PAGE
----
Best Stores For Reggae Vinyl In New York

By:  Carter Van Pelt

New York City is home to some of the best used record shopping in the world, and because of the longstanding Caribbean communities in the 5 boroughs, reggae, dancehall, and soca records abound.

While stalwarts VP Records, Charlie’s, Jah Life, and the African Record Center (the oldest in the Northeast) have been continuously operating for 40-55 years, the relative newcomers that have evolved from e-commerce platforms into brick-and-mortar stores have the largest inventory turnover and freshest records on an ongoing basis.

Since 1996, A1 Records on East 6th Street has been a favorite among East Village shops, rivaled only by Academy Records on East 12th. Each of these are worth checking for their reggae selections, but more generally for any and every genre of music you can imagine. A1 has been the go-to spot for soul, dance, disco, and house music since its inception. You’ll see their famous customer base represented on their Instagram page. The shop was a backdrop for several interviews in PBS’s recent Fight The Power hip-hop documentary.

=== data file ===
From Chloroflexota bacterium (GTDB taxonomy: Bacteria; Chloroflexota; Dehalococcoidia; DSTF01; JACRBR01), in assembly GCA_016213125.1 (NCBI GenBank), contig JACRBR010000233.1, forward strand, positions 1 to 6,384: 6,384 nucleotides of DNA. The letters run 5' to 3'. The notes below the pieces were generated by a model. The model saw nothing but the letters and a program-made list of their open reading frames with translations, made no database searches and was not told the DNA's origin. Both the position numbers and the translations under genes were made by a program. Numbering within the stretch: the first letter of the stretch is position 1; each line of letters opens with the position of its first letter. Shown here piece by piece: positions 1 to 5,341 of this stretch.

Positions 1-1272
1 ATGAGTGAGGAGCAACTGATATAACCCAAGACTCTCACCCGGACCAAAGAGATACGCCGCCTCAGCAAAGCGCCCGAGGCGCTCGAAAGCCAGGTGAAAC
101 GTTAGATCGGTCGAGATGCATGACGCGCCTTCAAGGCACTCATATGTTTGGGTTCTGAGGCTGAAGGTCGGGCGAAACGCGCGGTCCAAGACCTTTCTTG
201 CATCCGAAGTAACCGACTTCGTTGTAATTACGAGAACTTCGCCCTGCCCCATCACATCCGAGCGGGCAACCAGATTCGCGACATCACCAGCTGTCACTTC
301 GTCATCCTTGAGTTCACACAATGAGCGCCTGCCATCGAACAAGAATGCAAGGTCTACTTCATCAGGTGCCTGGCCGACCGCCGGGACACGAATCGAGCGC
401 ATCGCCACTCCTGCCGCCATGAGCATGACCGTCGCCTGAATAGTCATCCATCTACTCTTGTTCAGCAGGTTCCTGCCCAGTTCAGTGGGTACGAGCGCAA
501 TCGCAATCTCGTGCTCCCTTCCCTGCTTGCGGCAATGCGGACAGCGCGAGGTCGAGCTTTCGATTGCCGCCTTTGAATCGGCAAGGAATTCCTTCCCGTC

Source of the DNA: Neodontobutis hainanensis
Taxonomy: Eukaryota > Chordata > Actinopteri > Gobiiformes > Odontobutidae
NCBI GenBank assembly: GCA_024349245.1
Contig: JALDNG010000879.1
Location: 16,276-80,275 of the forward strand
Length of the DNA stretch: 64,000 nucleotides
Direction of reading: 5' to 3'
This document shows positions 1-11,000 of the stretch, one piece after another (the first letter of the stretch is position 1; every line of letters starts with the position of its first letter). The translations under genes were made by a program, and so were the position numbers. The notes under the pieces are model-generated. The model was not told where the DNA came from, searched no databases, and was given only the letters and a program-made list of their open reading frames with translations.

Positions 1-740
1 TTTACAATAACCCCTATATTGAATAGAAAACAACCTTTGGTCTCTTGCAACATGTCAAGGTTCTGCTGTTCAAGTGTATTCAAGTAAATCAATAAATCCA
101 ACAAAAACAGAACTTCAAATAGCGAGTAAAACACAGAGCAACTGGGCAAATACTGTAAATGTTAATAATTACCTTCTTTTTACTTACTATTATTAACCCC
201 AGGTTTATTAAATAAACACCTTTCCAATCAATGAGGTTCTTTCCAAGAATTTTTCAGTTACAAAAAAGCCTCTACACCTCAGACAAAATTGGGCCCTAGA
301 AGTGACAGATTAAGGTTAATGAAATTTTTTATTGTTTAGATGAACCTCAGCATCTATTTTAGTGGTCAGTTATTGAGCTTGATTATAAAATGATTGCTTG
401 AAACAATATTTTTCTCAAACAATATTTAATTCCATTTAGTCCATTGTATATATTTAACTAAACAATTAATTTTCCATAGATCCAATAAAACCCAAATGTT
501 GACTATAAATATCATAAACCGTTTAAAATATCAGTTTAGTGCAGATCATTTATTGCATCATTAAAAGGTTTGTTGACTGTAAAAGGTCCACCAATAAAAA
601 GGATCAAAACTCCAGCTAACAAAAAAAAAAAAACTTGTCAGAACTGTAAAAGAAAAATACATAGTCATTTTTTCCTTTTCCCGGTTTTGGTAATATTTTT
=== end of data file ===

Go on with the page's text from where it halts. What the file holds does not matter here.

Record City, in the heart of Flatbush’s newly designated Little Caribbean neighborhood, is the heir to Brooklyn reggae record stores like Super Power, Chin-Randy’s, Germaine, J&L, Witty’s/Soul Heaven, Barry U, and others. The shop was founded by Ian Clark, who is also co-founder of the DKR label with Rob Buschgans. DKR is hands down the best reggae reissue label of the past 15 years, and Record City is the best place to get the label’s titles at a friendly price. Record City offers a well-curated selection of reggae, soul, jazz, African, salsa, and other assorted delights.

Also worth a visit in Brooklyn are Blue Sun, Human Head, and Superior Elevation in the Williamsburg and Bushwick neighborhoods, respectively. All of these shops have knowledgeable reggae buyers keeping the stock fresh.

In the Bronx, Moodies Records on White Plains Road is the last standing from the golden era of the 1970s that included Tad’s, Brad’s, Andy’s and Wackies. Moodies is still loaded with vintage stock from days gone by. Founder Earl Moodie passed away in 2021 but the shop is still alive and well, part of the Bronx reggae legacy.